Children's Reading Suggestions

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Giftable Books: Wave by Suzy Lee

on December 2, 2013

Wordless picture books are marvelous additions to children’s personal collections.  Many parents and caregivers may not quite know how to approach “reading” a picture book without words, but it allows creativity and is an opportunity to immerse yourself in the illustrations.  It is also an opportunity to encourage your child to tell the story himself or herself, an activity which develops narrative skill, one of the six basic skills necessary for reading readiness.

Here are some suggestions for “reading” wordless picture books with your child, as well as information about how wordless picture books help build pre-literacy skills.

Suzy Lee’s Wave is an outstanding example of how wordless picture books can be read.  Drawn only in blue, white and black, a little girl goes to the beach and interacts with the birds, sand and sea.  There is a fantastical give and take between the girl and her subtly anthropomorphic surroundings.  For example, she and the wave get into a double-dog-dare-you splashing contest that ends with the wave bowling her over.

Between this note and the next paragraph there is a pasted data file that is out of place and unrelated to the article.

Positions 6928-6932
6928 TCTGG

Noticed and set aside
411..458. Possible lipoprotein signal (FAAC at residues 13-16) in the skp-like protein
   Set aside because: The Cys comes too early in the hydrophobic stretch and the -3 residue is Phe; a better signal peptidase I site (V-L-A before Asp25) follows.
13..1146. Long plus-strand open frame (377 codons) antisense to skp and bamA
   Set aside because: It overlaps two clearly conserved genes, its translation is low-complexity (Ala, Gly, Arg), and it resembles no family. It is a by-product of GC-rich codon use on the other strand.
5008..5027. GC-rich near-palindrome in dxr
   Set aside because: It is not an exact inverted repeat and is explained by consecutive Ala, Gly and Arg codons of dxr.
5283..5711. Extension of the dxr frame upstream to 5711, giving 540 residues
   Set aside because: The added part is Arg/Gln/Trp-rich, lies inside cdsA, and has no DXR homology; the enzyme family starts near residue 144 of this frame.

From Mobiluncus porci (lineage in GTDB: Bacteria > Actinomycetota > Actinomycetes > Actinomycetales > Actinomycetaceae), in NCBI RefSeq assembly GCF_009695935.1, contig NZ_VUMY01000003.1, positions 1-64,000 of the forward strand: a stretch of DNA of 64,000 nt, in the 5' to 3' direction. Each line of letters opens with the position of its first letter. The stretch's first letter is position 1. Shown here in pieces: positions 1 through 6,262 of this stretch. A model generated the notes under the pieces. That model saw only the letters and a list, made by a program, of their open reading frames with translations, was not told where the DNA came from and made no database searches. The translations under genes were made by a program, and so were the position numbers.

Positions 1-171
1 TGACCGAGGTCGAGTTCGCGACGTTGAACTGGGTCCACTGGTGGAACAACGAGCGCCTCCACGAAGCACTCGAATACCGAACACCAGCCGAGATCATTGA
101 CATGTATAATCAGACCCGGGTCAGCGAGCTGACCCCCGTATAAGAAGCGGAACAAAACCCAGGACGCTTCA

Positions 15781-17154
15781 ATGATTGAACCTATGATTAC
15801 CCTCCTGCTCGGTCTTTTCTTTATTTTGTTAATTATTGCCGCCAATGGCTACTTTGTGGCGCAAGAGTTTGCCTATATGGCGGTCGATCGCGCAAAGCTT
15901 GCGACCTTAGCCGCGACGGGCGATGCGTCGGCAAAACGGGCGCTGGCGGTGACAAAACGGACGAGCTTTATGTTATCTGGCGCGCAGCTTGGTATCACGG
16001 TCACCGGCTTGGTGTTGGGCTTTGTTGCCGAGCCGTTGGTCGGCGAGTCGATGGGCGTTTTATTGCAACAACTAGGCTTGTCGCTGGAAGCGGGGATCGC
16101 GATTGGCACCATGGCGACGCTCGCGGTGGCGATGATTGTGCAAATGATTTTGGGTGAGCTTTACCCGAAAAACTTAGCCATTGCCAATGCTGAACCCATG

wave

You can read this book from the girl’s point of view, from the birds’ point of view or from the wave’s point of view and arrive at a different story each time.  You can tell the story using nothing but onomatopoeia, or nouns, or adjectives, or verbs.  You can describe about the character’s feelings, thoughts or actions.  And you can empower your child to tell the story as they see it.

Wave by Suzy Lee

Other suggested wordless picture books:

Good Dog Carl! by Alexandra Day

Sidewalk Circus by Paul Fleischman

Pancakes for Breakfast by Tomie DePaola

The Snowman by Raymond Briggs


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